“Is it… work for you to have lunch with me?” 
“No, but there are so many other things I want to do.”

There was no point in my saying anything further.  Many other things he wanted to do.  None of which involved having lunch with his wife.  Pondering this exchange, I realized how far apart we had grown.  Polar opposites, we had met twenty years ago and had nothing in common but that we enjoyed each other’s company.  Now, we no longer enjoyed each other’s company.  Now it seemed we lived on opposite poles of the world.

Quiet as it’s kept, there is no bad guy when marriages fail.  I firmly believe no one and nothing can break up a happy marriage.  Friends have danced around the subject, thinking I might not want to talk about my “failed marriage.” I don’t see it that way at all.  I like to think it worked until it didn’t. Now what we have is a successful separation.  We wish each other well and get along fine.

I think every door that closes leads to an open one.  Walking through wasn’t easy, but I’m on a path to better days, and thanks to all that shores me up – my son, my faith, my friends –  it’s all good now.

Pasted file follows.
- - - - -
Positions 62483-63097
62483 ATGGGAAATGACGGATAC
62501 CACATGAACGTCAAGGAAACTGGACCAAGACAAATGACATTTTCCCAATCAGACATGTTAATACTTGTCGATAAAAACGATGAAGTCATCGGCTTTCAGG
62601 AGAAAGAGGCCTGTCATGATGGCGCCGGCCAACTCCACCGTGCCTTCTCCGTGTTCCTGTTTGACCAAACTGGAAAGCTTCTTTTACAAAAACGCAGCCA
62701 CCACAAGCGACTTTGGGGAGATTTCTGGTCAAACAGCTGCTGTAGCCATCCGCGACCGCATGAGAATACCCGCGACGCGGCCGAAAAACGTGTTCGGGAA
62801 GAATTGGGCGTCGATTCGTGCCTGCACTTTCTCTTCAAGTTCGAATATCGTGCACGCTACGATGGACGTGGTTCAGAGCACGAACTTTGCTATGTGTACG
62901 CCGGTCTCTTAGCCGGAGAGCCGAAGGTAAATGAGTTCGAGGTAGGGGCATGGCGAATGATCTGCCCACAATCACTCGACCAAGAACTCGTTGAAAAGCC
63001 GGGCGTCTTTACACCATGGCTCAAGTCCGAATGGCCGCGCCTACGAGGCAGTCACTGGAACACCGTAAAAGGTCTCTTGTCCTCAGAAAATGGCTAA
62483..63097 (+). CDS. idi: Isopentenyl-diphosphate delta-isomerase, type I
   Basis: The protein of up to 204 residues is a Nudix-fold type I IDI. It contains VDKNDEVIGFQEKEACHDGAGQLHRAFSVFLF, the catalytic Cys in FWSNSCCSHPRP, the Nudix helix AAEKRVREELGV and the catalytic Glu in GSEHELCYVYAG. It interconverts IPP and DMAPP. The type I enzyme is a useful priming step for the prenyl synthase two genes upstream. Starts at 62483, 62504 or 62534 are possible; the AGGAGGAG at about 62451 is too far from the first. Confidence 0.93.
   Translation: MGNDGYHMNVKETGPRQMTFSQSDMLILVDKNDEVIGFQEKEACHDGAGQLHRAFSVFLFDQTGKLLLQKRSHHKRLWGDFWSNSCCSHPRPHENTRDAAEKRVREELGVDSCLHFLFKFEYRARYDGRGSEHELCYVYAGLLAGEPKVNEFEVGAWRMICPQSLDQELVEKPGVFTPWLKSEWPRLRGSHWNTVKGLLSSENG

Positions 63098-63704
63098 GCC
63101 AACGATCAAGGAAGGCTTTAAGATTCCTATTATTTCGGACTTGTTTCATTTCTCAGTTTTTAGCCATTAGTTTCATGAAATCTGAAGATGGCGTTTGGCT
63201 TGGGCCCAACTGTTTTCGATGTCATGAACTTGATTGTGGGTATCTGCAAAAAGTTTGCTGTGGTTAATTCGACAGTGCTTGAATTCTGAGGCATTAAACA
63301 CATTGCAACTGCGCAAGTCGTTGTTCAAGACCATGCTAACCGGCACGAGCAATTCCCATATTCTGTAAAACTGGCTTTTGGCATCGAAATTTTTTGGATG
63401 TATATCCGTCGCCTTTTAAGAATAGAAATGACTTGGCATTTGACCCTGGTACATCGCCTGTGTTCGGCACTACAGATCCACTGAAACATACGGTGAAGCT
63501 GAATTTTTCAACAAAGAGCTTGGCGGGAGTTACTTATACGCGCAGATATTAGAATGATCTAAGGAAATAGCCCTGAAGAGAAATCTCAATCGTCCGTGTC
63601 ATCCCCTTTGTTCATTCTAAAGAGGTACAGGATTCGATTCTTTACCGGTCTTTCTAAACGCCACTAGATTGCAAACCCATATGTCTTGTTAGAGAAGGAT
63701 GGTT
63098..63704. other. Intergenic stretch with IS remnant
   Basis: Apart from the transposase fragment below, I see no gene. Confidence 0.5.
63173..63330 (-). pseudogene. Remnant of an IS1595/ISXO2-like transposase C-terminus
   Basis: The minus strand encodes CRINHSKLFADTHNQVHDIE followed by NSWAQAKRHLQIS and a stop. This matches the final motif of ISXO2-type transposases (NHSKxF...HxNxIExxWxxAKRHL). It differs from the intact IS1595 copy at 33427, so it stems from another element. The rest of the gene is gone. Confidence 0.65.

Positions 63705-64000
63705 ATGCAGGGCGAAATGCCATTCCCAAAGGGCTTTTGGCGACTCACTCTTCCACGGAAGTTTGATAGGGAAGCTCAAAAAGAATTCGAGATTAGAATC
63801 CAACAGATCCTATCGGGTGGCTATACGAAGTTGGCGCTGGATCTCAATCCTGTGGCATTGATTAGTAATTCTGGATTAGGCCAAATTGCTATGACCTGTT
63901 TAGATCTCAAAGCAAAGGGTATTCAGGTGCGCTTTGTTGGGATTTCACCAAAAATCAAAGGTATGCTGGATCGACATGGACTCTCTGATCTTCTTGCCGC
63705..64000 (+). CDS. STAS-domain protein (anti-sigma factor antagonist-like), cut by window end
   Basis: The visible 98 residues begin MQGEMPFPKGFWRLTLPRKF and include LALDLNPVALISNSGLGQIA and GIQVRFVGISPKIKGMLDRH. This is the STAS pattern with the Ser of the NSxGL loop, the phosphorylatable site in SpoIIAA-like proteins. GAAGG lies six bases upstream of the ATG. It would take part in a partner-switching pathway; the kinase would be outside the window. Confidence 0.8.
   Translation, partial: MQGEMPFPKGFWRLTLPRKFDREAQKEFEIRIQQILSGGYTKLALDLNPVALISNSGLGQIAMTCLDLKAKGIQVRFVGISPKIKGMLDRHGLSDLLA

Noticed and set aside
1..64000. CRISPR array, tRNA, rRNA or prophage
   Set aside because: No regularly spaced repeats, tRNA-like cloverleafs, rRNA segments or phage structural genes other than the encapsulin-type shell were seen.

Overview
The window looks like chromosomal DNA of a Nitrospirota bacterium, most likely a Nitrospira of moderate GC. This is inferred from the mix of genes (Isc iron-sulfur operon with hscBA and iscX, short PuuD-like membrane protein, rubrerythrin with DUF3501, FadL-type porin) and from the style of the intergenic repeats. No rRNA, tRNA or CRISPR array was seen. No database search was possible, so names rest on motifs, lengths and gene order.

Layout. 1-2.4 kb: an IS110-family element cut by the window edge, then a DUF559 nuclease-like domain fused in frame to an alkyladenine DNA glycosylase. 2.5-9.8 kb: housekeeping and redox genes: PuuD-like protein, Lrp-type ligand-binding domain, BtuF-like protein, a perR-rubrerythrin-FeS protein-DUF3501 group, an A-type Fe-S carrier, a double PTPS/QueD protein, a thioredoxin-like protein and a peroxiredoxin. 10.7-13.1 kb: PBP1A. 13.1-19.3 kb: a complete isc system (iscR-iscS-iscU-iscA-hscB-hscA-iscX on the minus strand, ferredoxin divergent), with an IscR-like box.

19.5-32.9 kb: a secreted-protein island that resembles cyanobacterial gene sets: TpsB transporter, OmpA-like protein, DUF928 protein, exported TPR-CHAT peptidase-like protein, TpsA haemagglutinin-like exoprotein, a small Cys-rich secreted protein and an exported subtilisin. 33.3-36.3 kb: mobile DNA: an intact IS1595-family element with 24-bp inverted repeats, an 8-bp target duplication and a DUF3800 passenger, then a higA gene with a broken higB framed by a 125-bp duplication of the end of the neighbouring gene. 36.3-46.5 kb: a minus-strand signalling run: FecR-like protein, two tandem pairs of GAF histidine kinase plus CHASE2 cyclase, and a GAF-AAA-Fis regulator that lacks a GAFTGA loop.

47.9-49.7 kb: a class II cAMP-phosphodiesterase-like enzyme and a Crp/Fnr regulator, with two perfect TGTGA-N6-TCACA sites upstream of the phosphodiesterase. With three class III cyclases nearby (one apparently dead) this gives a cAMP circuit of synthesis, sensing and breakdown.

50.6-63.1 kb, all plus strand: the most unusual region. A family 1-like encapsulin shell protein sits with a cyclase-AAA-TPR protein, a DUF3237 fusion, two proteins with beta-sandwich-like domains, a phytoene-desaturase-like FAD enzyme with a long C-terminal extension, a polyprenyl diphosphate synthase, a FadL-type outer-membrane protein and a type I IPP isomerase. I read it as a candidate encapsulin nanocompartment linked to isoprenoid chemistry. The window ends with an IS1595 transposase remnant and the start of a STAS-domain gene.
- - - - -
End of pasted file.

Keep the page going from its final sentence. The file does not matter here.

Impossible, he called me.
In fact, I said,
I am quite possible.
Just not very likely.
I told him,
you disagree
with everything I say.
No I don't, he said.
My husband and I never argued.
That would have been
too much like communication.

I found out the road to hell
is paved with things
too small to mention.
Thank you for this separation.
It has brought us together,
in different worlds.

We'll raise our son
to know he is loved,
and that love isn't
hurting each other.
I'm grateful that we
are on the same page,
even as we write our lives

-Ruth Williams

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